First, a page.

domingo, 10 de abril de 2011
domingo, 3 de abril de 2011
Lately a big shift has taken place in my experience living in Peru. I’m beginning to feel more and more comfortable here in the community of Amashca, a small town of 1,200 people in the high altitude of the Andes Mountains. Life isn’t always easy here however, and there are moments when the sites of some of the “ugly” begin to grind on my western trained psyche. These are the familiar sites of underdevelopment: trash in the landscape, small children playing with broken toys (or just a rubber tire), unsupervised for long stretches, animal feces everywhere you go, dark and dingy kitchens with open fires, and then there’s you, passing through, taking it in, but also not taking it in, because it’s raw, and a little scary.
Why is it scary? Our purpose for being here is an attempt to make shifts not just within our selves, but in the world that surrounds us. What we see, the sometimes garish scenes of poverty, is representative of what any idealist aims to change. Slowly, it becomes clear, that most of this will remain, at least during the two years we are present in these communities. The shifts we hope to make are mostly invisible to the eye, and perhaps, that is what matters most.
There is one family, with which I am becoming closer, I go and visit their two room home (one part living/sleeping area, one part kitchen) frequently to chat over soup, play with their four kids, or just smile and say hello. The father of this family, Francisco, is a mild mannered, thin man. He and his wife Esperanza dedicate their lives to the fields, planting potatoes, oca (another tuber), corn, peas, and other crops. They have one milking cow, a few bulls, pigs, and burros, and when there is milk Esperanza makes queso fresco to sell. Their kids, age four, ten, thirteen and fifteen, help out with tasks after school; this is normal life for them, even the four year old is accustomed to long two hour hikes up to the high slopes where potatoes grow best.
This family has gone through some tribulations, Esperanza had an operation to get her gal bladder removed, and although almost a year has passed still experiences some pain. While generally liked in the community, they lack any important connections in the local municipality, or businesses. Esperanza scans her house, the small adobe structure which utilizes a huge boulder as the far wall, and says, “Look at my house, it’s like this because of my health, that’s were our money has gone.”
But this family is not impoverished of strength and values. This, Francisco makes clear by always insisting I sit down for a meal, that his kids say “hello” and “thank you” and by treating his wife with respect. While Francisco’s understanding of the world revolves most intensely around the pueblo, the crops, the forces of nature, he understands that there are systems of injustice at play that dictate much of his well-being and that of his family; crop prices, controlled by an unfair market system is a piece of the oppressive hand that keeps this family in an uphill struggle. Esperanza’s ill health was met by a discriminatory health system that puts patients like her, indigenous Quechua speakers, on the back burner, only until a medical crisis is their adequate intervention.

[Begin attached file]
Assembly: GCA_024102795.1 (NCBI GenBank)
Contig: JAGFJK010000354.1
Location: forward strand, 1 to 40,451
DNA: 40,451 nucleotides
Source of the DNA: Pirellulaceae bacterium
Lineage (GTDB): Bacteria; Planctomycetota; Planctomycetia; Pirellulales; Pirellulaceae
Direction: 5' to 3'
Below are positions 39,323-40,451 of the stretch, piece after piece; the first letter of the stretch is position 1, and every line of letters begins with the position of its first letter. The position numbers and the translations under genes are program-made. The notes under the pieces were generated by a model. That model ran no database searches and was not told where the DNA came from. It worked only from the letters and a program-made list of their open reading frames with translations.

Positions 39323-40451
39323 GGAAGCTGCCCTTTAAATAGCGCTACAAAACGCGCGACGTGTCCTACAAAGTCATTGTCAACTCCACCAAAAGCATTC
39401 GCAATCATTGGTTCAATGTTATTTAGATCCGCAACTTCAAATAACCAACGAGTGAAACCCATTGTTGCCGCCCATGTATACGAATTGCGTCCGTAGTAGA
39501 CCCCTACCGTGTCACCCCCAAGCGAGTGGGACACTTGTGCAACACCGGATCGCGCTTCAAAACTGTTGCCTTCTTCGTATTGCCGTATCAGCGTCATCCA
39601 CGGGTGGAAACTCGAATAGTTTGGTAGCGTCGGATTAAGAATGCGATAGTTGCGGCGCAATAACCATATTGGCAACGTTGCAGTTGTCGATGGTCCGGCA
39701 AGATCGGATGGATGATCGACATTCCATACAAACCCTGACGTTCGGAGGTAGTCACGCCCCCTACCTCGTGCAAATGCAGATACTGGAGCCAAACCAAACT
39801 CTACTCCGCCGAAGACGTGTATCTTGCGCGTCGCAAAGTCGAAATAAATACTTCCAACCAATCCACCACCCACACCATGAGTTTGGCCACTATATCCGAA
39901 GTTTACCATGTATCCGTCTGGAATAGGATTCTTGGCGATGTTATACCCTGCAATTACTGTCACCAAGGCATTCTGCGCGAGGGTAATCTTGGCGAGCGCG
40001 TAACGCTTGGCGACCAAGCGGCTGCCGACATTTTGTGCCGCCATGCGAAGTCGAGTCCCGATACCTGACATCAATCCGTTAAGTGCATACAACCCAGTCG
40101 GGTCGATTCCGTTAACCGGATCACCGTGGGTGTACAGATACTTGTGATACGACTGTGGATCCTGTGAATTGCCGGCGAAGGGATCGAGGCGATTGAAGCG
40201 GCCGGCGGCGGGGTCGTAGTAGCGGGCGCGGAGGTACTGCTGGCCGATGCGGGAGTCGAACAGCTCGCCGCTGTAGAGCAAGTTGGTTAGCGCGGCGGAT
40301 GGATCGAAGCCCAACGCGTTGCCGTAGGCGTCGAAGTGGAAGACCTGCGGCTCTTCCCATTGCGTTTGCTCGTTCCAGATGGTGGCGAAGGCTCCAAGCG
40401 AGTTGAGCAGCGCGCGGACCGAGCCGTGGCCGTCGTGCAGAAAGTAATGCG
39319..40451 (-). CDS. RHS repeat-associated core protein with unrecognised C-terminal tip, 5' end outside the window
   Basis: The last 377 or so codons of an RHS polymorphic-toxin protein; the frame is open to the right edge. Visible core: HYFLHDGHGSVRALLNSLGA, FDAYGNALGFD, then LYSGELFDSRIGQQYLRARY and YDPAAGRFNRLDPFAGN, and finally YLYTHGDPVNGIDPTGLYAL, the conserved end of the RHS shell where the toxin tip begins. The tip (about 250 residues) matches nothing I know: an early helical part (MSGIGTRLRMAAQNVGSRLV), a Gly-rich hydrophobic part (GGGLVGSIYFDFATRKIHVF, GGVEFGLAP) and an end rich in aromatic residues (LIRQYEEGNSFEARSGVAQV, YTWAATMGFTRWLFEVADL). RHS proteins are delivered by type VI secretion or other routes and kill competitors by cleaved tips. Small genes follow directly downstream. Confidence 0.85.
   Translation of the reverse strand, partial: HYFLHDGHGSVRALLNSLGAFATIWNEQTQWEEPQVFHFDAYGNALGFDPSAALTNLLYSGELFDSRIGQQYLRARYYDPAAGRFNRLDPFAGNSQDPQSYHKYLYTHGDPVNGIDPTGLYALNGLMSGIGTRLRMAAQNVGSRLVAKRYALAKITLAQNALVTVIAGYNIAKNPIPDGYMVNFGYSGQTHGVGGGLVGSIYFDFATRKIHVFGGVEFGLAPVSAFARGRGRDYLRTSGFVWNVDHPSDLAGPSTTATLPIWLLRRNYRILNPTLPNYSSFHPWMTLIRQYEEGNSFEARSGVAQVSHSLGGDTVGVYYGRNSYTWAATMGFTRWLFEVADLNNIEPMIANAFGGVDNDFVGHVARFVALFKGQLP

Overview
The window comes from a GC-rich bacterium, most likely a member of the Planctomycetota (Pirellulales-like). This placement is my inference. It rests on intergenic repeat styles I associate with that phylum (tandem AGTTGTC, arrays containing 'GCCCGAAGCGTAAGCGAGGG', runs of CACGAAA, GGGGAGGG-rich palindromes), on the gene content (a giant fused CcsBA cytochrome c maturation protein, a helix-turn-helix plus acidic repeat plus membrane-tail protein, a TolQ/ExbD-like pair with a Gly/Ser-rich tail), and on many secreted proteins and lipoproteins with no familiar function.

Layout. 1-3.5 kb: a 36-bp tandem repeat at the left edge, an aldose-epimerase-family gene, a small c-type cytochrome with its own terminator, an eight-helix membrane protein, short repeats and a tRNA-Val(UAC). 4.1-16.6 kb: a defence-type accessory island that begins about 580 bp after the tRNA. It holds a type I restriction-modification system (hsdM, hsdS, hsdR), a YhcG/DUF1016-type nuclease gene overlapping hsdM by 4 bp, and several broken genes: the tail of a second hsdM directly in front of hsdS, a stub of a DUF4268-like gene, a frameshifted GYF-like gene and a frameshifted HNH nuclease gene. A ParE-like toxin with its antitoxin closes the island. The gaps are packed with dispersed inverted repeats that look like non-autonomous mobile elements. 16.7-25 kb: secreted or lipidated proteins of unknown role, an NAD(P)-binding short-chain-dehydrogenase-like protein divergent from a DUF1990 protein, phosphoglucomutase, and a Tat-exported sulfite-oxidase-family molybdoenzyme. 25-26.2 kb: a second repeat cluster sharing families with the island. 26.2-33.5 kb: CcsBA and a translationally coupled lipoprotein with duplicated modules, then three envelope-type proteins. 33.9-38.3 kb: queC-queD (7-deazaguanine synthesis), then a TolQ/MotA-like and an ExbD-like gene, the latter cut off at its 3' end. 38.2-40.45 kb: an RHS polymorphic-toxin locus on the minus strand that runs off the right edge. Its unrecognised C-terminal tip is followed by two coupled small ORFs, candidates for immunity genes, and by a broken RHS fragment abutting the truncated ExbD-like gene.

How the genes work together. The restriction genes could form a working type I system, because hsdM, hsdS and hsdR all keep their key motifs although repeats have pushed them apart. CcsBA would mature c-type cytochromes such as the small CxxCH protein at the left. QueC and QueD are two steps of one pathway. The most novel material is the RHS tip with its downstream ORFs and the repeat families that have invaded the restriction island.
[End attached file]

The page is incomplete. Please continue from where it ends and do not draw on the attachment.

To have the ability to share in their lives, and to hear their stories puts a face on all the academic work I did in the past, learning about the “sub-altern,” the more than 2 billion people on the planet living off a few dollars a day. It helps me to understand that life goes on, happy, sad, joyful, tragic, whether you have a bank account or not. But what is striking is the growing awareness, due to changing global information and the shrinking of the planet, that Esperanza and Francisco have of what is out there and unavailable to them and their children, and there is a tinge of grief that comes along with this awareness.
The other day Francisco said to me, “When you go back to your country, tell our story.” I don’t have the ability to eradicate poverty, but I have the ability, and the privilege to observe and bare witness to the lives of those who surround me. And here, thanks to the newest and latest technology am bringing it home as it unravels before me.
"One sees clearly only with the heart, anything essential is invisible to the eye."
-Antoine de Saint-Exupéry